39.    And if we develop Christian love, we will have the experience that Jesus was talking about when He spoke to Peter as recorded inMatthew 18:21-22.
    Matthew 18:21-22: 21 Then Peter came to Jesus and asked, “Lord, if my brother keeps on sinning against me, how many times do I have to forgive him? Seven times?”
    22 “No, not seven times,” answered Jesus, “but seventy times seven.”—Good News Bible.*
    40.    Does it help to think through these experiences recorded in the Bible and others that you might know about when people have suffered through serious problems if you yourself are going through a similar situation? Are there ways that we as a church family can reach out to those who are struggling?
    41.    Some evils are too horrendous even to imagine. Could you imagine on a happy wedding day that the newly married couple could end up experiencing domestic violence?
    42.    So, what should be the role of healing, counseling, and help for others in the process of trying to spread the gospel to them?
    During His ministry Jesus devoted more time to healing the sick than to preaching. His miracles testified to the truth of His words, that He came not to destroy but to save.... Wherever He went, the tidings of His mercy preceded Him. Where He had passed, the objects of His compassion were rejoicing in health, and making trial of their new-found powers. Crowds were collecting around them to hear from their lips the works that the Lord had wrought. His voice was the first sound that many had ever heard, His name the first word they had ever spoken, His face the first they had ever looked upon. Why should they not love Jesus, and sound His praise? As He passed through the towns and cities He was like a vital current, diffusing life and joy wherever He went.—Ellen G. White, The Desire of Ages* 350.3; MH* 19.4-20.1.
    The Saviour devoted more time and labor to healing the afflicted of their maladies than to preaching. His last injunction to his apostles, his representatives on earth, was that they lay hands on the sick that they might recover. When the Master shall come again, he will commend those who have visited the sick and relieved the necessities of the afflicted.—Ellen G. White, Review and Herald,* April 9, 1908, par. 16; Counsels on Health* 34.1. [Bold type is added.]
    43.    Can we even imagine the situation of Judas entering the Garden of Gethsemane, going up to Jesus, and identifying Him by kissing Him? How could a person spend all that time with Jesus and still be willing to betray Him? (Luke 22:48)
    44.    How are we supposed to understandMatthew 5:28? We live in a world where the female body is used in almost every way imaginable to attract attention–even to get one to buy soap! With Satan using all of these temptations, he clearly understands exactly what Jesus was talking about; the Devil is doing everything he can to destroy human beings.
    45.    Have you had the experience of having a friend who is not a Christian pass away? Strange things are often said at the funerals of such people. By contrast, notice:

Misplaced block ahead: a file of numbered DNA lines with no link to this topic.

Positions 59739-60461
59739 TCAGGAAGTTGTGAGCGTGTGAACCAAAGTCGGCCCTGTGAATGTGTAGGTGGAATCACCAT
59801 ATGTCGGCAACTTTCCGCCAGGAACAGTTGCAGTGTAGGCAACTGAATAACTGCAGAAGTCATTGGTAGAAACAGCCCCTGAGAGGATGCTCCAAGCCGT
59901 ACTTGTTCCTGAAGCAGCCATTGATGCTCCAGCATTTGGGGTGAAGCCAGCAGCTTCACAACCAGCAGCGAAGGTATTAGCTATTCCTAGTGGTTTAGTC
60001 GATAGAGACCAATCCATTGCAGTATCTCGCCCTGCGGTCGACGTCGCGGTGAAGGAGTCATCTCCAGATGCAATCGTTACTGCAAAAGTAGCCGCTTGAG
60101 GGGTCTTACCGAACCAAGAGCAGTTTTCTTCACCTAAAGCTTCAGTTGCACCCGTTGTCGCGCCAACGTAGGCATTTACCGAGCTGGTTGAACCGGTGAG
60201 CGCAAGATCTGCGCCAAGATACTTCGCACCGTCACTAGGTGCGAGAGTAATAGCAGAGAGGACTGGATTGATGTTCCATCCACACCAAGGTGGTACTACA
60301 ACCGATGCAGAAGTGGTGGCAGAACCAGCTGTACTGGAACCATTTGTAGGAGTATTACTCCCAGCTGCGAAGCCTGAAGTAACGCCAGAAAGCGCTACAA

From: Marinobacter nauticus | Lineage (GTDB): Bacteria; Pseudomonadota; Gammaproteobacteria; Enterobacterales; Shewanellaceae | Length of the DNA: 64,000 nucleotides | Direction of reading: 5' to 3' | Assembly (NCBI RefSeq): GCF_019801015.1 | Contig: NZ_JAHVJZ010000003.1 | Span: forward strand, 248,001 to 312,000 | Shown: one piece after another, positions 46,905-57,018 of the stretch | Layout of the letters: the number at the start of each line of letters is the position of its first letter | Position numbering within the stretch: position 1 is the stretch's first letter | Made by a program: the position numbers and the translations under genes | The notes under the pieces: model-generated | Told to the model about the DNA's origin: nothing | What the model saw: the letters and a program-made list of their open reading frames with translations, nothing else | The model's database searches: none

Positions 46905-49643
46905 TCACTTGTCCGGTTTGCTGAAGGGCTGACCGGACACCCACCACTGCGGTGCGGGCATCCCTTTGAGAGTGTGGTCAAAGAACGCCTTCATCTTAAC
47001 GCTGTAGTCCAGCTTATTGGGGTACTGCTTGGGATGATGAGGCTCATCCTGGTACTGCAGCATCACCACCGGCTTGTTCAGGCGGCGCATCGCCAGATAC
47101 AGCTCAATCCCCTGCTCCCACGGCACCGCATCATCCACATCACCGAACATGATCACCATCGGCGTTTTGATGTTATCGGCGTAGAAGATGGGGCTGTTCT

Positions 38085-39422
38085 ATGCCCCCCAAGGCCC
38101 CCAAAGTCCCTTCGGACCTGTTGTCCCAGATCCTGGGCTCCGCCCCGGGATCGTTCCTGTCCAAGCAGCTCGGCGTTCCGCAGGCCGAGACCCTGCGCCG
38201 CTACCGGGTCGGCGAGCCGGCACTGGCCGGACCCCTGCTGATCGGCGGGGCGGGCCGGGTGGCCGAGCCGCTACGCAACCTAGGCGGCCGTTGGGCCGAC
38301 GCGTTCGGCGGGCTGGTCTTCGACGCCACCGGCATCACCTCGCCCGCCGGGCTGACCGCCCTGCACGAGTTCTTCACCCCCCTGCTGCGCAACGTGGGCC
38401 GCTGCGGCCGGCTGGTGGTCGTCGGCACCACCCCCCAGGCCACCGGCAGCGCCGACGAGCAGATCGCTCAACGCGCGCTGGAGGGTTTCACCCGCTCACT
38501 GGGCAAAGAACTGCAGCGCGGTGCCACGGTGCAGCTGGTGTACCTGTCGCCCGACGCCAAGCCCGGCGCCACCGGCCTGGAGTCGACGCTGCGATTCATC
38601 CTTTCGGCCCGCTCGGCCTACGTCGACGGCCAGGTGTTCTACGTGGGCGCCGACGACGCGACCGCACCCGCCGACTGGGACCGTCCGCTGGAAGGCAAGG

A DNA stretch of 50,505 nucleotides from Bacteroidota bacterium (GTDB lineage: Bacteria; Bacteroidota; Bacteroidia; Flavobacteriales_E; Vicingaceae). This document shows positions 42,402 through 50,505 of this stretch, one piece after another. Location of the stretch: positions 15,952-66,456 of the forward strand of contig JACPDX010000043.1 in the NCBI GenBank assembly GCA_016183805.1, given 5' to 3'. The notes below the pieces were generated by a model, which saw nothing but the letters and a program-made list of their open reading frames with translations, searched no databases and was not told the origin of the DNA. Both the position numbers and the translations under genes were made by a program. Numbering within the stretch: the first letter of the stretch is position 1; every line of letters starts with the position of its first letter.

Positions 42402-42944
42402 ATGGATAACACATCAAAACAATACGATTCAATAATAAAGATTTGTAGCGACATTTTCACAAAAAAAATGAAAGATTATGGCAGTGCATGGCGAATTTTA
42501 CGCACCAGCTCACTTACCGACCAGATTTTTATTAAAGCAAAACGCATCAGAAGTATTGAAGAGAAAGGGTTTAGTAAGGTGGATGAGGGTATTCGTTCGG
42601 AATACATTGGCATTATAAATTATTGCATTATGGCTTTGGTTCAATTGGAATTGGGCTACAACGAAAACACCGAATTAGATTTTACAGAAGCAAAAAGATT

When thinking of the loss of life, we should remember the passing of Henry White, Ellen White’s oldest son. He had contracted a cold, developed pneumonia, and become deathly ill. Ellen White recounts a touching moment with her son: “When Henry White, our eldest son, lay dying, he said, ‘A bed of pain is a precious place when we have the presence of Jesus.’ ”—Selected Messages, book 2, p. 274. In December of 1863, James and Ellen White lost their “sweet singer.” He had requested to be buried next to his little brother, John Herbert, so that they could come up together in the resurrection. He was only 16 years old when he died, but he left an endowment born from experience: the presence of Jesus and the promise of the resurrection.—Adult Teachers Sabbath School Bible Study Guide* 120-121.
    46.    Read againMatthew 5:21-22,27-28. We need to notice that Jesus recognized the horrendous possibility of murder and adultery. And He did not wait to try to stop it when it was already in full blossom; He tried to nip it in the bud. Jesus intended for His words to both be preventive and preemptive.
    47.    Unfortunately, domestic violence is very prevalent even in Christian marriages. Can we as a church produce an environment that is so loving and forgiving that domestic violence would become “impossible”?
    Those who have borne the greatest sorrows are frequently the ones who carry the greatest comfort to others, bringing sunshine wherever they go. Such ones have been chastened and sweetened by their afflictions; they did not lose confidence in God when trouble assailed them, but clung closer to His protecting love.—Ellen G. White, Selected Messages,* book 2, 274.
    48.    Could domestic violence be taking place among the members of your church family and no one outside of the family even knows? Maybe if we are a little freer in talking about it as in this lesson, things can improve.
© 2019, Kenneth Hart, MD, MA, MPH. Permission is hereby granted for any noncommercial use of these materials. Free distribution of all or of a portion of this material such as to a Bible study class is encouraged. *Electronic version.                                                Info@theox.org
Last Modified: April 20, 2019